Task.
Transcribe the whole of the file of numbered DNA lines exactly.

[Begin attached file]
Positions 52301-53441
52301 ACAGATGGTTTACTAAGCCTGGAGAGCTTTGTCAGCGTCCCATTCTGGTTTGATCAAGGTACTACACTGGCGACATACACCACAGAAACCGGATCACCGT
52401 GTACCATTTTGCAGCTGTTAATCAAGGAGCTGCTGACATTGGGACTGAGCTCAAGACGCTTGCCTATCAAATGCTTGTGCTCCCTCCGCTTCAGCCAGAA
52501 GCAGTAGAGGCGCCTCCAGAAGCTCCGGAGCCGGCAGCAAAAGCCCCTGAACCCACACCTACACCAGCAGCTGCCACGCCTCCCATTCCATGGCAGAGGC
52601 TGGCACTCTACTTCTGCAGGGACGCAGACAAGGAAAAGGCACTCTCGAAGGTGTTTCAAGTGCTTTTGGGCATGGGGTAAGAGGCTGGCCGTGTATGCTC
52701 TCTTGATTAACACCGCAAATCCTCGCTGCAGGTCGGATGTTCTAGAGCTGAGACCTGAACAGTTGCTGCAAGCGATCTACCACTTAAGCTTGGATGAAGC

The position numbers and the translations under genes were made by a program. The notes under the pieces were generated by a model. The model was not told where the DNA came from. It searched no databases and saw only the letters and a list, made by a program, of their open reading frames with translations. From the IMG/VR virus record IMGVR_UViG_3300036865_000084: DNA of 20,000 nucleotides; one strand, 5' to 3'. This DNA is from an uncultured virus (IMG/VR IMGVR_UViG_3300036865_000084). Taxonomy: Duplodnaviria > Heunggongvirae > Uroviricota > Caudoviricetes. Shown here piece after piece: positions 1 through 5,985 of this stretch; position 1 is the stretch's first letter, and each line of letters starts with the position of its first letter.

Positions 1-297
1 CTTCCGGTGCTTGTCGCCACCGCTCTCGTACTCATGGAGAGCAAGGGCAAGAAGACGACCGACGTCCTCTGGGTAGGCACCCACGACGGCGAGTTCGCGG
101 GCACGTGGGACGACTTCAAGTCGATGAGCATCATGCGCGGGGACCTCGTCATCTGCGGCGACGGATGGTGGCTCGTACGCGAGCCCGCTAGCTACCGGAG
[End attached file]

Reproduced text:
Positions 52301-53441
52301 ACAGATGGTTTACTAAGCCTGGAGAGCTTTGTCAGCGTCCCATTCTGGTTTGATCAAGGTACTACACTGGCGACATACACCACAGAAACCGGATCACCGT
52401 GTACCATTTTGCAGCTGTTAATCAAGGAGCTGCTGACATTGGGACTGAGCTCAAGACGCTTGCCTATCAAATGCTTGTGCTCCCTCCGCTTCAGCCAGAA
52501 GCAGTAGAGGCGCCTCCAGAAGCTCCGGAGCCGGCAGCAAAAGCCCCTGAACCCACACCTACACCAGCAGCTGCCACGCCTCCCATTCCATGGCAGAGGC
52601 TGGCACTCTACTTCTGCAGGGACGCAGACAAGGAAAAGGCACTCTCGAAGGTGTTTCAAGTGCTTTTGGGCATGGGGTAAGAGGCTGGCCGTGTATGCTC
52701 TCTTGATTAACACCGCAAATCCTCGCTGCAGGTCGGATGTTCTAGAGCTGAGACCTGAACAGTTGCTGCAAGCGATCTACCACTTAAGCTTGGATGAAGC

The position numbers and the translations under genes were made by a program. The notes under the pieces were generated by a model. The model was not told where the DNA came from. It searched no databases and saw only the letters and a list, made by a program, of their open reading frames with translations. From the IMG/VR virus record IMGVR_UViG_3300036865_000084: DNA of 20,000 nucleotides; one strand, 5' to 3'. This DNA is from an uncultured virus (IMG/VR IMGVR_UViG_3300036865_000084). Taxonomy: Duplodnaviria > Heunggongvirae > Uroviricota > Caudoviricetes. Shown here piece after piece: positions 1 through 5,985 of this stretch; position 1 is the stretch's first letter, and each line of letters starts with the position of its first letter.

Positions 1-297
1 CTTCCGGTGCTTGTCGCCACCGCTCTCGTACTCATGGAGAGCAAGGGCAAGAAGACGACCGACGTCCTCTGGGTAGGCACCCACGACGGCGAGTTCGCGG
101 GCACGTGGGACGACTTCAAGTCGATGAGCATCATGCGCGGGGACCTCGTCATCTGCGGCGACGGATGGTGGCTCGTACGCGAGCCCGCTAGCTACCGGAG